Objective: To determine if low frequency (≤100 Hz) pulsed subsensory threshold electrical stimulation produced either through pulsed electromagnetic field (PEMF) or pulsed electrical stimulation (PES) vs sham PEMF/PES intervention is effective in improving pain and physical function at treatment completion in adults with knee osteoarthritis (OA) blinded to treatment.
Method: The relevant studies were identified by searching eight electronic databases and hand search of the past systematic reviews on the same topic till April 5, 2012. We included randomized controlled trials (RCTs) of people with knee OA comparing the outcomes of interest for those receiving PEMF/PES with those receiving sham PEMF/PES. Two reviewers independently selected studies, extracted relevant data and assessed quality. Pooled analyses were conducted using inverse-variance random effects models and standardized mean difference (SMD) for the primary outcomes.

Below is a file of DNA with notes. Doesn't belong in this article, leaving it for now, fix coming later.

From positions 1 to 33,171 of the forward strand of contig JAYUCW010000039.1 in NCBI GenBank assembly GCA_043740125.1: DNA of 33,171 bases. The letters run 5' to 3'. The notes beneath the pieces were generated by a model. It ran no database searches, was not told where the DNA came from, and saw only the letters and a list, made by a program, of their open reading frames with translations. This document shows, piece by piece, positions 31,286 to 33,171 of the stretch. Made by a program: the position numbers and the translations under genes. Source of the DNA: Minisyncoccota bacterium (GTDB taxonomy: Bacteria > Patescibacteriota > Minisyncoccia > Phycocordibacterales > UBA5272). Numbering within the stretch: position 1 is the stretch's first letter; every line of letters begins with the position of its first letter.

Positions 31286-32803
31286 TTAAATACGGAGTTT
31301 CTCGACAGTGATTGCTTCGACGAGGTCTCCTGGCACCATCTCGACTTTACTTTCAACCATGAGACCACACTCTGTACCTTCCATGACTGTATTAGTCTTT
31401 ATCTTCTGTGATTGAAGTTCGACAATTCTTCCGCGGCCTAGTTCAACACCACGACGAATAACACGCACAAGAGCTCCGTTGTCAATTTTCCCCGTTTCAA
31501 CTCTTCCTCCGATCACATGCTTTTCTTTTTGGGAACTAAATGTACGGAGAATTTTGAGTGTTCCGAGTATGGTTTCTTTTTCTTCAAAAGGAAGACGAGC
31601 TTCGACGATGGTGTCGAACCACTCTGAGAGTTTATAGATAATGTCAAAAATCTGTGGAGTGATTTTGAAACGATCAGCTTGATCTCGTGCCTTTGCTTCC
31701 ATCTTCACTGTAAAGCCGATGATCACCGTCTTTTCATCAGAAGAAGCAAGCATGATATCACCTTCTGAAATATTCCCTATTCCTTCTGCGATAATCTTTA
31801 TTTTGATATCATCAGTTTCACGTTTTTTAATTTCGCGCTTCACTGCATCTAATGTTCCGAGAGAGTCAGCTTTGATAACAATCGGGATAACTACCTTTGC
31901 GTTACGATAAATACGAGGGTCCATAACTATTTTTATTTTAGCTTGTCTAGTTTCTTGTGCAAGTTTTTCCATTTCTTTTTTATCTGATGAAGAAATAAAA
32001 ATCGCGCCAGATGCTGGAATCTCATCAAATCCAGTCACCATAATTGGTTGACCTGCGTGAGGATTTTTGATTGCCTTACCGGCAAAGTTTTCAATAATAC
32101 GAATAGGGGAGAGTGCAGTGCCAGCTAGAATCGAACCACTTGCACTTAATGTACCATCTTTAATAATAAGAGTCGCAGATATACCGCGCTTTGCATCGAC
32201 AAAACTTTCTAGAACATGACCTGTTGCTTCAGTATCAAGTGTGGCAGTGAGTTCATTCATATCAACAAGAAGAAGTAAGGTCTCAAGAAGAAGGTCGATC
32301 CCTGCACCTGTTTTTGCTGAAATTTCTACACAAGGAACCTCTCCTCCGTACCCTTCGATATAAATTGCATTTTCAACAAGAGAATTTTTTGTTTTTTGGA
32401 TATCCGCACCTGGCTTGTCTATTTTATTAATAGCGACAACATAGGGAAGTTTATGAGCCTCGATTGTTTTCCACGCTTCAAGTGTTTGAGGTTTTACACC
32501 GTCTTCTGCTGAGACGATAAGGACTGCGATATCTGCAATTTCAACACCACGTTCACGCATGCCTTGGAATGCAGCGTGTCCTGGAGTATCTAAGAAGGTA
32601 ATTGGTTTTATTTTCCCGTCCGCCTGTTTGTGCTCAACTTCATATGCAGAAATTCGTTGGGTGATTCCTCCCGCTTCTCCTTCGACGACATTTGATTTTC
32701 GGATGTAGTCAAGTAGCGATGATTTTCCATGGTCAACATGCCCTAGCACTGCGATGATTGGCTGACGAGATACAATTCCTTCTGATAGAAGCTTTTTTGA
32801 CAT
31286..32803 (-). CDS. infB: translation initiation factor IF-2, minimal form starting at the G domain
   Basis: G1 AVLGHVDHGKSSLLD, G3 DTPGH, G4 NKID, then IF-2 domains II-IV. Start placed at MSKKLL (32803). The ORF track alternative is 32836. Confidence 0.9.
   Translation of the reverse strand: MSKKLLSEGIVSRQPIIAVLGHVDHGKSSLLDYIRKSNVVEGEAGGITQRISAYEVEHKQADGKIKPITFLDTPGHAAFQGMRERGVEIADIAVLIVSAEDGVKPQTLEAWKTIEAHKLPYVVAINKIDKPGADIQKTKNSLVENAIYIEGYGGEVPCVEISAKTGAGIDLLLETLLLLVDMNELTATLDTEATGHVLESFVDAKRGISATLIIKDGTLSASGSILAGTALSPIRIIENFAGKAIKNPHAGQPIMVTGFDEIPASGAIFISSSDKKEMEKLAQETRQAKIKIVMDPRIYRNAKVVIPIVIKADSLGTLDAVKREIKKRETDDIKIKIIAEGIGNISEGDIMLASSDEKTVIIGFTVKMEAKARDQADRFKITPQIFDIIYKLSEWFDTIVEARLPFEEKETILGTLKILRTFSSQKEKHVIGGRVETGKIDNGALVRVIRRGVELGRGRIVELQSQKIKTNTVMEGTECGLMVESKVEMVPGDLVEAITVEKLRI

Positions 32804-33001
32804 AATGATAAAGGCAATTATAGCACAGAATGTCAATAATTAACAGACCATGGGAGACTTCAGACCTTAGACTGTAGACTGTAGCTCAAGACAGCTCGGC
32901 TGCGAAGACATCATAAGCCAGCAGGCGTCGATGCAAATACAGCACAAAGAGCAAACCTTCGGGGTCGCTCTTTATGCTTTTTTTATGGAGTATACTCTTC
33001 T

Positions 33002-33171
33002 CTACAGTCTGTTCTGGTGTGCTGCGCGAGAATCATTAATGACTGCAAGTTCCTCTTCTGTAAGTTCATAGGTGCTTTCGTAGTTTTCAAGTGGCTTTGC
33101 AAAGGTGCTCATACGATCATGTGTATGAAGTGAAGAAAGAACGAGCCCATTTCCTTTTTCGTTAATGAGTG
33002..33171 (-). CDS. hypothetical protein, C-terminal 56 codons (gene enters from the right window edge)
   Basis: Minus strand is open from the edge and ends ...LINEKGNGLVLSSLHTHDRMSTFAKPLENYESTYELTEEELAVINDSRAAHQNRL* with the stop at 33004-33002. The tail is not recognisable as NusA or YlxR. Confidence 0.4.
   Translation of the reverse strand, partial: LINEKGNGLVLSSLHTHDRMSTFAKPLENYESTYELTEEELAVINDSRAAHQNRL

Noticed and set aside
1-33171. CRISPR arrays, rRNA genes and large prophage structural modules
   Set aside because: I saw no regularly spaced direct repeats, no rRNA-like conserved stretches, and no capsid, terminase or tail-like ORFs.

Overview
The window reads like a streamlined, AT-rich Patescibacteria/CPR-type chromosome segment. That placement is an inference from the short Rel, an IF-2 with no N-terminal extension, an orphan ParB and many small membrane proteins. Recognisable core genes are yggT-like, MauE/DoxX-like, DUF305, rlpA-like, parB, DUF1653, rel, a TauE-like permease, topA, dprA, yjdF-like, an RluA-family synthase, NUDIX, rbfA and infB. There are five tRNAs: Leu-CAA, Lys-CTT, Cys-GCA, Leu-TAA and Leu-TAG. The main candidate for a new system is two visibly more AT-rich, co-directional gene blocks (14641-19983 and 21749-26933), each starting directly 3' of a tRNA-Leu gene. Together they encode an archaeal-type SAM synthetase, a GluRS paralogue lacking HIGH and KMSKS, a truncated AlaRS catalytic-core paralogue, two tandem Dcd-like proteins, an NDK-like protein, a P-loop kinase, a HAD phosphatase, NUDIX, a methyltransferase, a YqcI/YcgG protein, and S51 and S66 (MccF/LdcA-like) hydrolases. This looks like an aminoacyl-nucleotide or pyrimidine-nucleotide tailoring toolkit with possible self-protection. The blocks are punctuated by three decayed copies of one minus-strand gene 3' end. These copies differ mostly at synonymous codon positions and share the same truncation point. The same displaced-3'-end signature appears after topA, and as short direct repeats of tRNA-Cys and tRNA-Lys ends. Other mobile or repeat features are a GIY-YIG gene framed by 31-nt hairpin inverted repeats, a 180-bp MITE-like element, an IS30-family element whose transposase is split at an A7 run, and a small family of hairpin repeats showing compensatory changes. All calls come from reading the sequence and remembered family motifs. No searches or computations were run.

Results: Seven small trials (459 participants/knees) were included. PEMF/PES improves physical function (SMD = 0.22, 95% confidence interval (CI) = 0.04, 0.41, P = 0.02, I(2) = 0%), and does not reduce pain (SMD = 0.08, 95% CI = -0.17, 0.32, P = 0.55, I(2) = 43%). The strength of the body of evidence was low for physical function and very low for pain.
Conclusion: Current evidence of low and very low quality suggests that low frequency (≤100 Hz) pulsed subsensory threshold electrical stimulation produced either through PEMF/PES vs sham PEMF/PES is effective in improving physical function but not pain intensity at treatment completion in adults with knee OA blinded to treatment. Methodologically rigorous and adequately powered RCTs are needed to confirm the findings of this review.
Keywords: Adults; Electromagnetic fields; Electromagnetic phenomena; Evidence-based medicine; Magnetic field therapy; Osteoarthritis; Therapeutic electrical stimulation.
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